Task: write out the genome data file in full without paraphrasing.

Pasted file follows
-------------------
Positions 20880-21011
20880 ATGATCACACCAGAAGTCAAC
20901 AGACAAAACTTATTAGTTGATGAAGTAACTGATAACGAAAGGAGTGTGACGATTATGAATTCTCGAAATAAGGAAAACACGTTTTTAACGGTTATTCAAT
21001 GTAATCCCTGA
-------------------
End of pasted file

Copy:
Positions 20880-21011
20880 ATGATCACACCAGAAGTCAAC
20901 AGACAAAACTTATTAGTTGATGAAGTAACTGATAACGAAAGGAGTGTGACGATTATGAATTCTCGAAATAAGGAAAACACGTTTTTAACGGTTATTCAAT
21001 GTAATCCCTGA